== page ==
Control this six-jointed robot by moving your arm

A handheld input device contains inertial sensors that can be used to control anything from a robot arm to a prosthetic foot.

Tim Hornyak
Crave freelancer Tim Hornyak is the author of "Loving the Machine: The Art and Science of Japanese Robots." He has been writing about Japanese culture and technology for a decade. E-mail Tim.
Tim Hornyak

European research group Fraunhofer has developed an inertial sensor system which, together with a handheld remote control, lets people program the movement of a robotic arm simply by moving their own arms, in a sort of "follow the leader" fashion.

Researchers at the Fraunhofer Institute for Manufacturing, Engineering, and Automation in Stuttgart, Germany, devised algorithms governing the interactions of inertial sensors in the input device, which can be used to control the six-jointed robot arm.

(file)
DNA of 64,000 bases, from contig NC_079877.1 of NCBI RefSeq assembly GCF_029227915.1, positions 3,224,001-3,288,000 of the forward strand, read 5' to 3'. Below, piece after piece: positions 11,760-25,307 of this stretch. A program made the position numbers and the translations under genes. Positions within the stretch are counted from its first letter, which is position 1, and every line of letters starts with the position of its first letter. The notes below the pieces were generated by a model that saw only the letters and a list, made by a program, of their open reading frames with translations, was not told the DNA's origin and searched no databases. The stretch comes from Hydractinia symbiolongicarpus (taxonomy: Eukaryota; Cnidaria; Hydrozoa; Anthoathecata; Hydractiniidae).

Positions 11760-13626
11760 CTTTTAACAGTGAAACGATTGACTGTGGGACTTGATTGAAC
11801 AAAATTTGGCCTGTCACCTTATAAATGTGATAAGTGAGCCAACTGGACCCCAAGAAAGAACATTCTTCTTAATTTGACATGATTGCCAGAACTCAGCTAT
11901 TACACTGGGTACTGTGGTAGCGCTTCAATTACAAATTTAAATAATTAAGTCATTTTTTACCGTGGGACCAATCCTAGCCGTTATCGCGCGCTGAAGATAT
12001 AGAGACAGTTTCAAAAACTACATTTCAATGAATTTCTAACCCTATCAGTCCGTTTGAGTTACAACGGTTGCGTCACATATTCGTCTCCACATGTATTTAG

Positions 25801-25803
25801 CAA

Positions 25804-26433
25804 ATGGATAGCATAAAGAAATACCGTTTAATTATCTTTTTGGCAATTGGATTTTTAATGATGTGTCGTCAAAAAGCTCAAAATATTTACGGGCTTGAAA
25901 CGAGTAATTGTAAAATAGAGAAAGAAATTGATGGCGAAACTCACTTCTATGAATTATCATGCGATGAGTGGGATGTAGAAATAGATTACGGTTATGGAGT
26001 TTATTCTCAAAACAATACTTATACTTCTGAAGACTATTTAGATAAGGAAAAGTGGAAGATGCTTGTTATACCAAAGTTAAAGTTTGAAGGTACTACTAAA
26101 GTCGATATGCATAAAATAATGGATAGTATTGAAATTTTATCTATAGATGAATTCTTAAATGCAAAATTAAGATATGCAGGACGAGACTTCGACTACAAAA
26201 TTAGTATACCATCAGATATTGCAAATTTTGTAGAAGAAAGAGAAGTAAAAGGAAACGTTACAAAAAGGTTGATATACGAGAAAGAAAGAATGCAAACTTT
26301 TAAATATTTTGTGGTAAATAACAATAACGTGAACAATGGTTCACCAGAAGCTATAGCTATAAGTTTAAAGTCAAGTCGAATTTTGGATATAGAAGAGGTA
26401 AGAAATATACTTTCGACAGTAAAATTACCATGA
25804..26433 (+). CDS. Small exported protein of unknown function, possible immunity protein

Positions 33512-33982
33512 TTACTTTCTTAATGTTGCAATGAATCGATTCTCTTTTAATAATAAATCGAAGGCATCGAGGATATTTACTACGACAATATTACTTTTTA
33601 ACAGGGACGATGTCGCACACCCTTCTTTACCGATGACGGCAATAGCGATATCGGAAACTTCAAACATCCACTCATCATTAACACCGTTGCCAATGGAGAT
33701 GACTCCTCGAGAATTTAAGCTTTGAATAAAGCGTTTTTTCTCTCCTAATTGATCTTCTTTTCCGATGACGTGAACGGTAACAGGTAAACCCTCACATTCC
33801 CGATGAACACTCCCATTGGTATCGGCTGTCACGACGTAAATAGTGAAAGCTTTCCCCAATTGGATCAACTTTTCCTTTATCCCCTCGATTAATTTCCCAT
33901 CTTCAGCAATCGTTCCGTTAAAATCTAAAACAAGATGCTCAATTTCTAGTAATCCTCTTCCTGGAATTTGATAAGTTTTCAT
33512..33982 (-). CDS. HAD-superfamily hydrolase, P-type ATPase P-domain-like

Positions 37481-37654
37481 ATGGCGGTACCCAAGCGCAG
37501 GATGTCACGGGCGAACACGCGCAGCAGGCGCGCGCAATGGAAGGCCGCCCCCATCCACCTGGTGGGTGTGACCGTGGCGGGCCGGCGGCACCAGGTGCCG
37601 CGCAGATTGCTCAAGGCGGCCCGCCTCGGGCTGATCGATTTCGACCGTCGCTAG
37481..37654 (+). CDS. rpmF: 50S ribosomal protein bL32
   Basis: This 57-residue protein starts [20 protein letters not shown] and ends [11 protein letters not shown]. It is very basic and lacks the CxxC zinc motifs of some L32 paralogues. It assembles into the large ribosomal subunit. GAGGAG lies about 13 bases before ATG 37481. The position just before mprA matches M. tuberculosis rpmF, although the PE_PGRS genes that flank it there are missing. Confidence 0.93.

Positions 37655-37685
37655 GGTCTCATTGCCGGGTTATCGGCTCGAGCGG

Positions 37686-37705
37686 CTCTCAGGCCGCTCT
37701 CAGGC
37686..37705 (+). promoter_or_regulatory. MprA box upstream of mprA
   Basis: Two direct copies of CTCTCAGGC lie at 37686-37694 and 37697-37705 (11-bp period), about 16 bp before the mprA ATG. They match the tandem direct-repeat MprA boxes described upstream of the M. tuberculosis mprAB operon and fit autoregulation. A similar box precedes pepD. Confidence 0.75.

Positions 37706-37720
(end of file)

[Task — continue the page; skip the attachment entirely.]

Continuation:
The algorithms "fuse the data of individual sensors and identify a pattern of movement. That means we can detect movements in free space," the institute's Bernhard Kleiner said in a release.

Potential applications include easier programming of industrial robots: instead of teaching an assembly robot what to do by guiding it with a baton that it follows with laser tracking, workers could instruct the robot by simply moving their own arms.

A potential medical application is regulating the movements of active prostheses. The inertial sensor system could be attached to a patient's upper thigh and control the motors in a prosthetic foot to achieve a smoother gait.

The technology will be shown off at the Sensor +Test 2011 trade fair, June 7-9 in Nuremberg, where visitors will be able to control the robot using their arms, and make it catch a ball.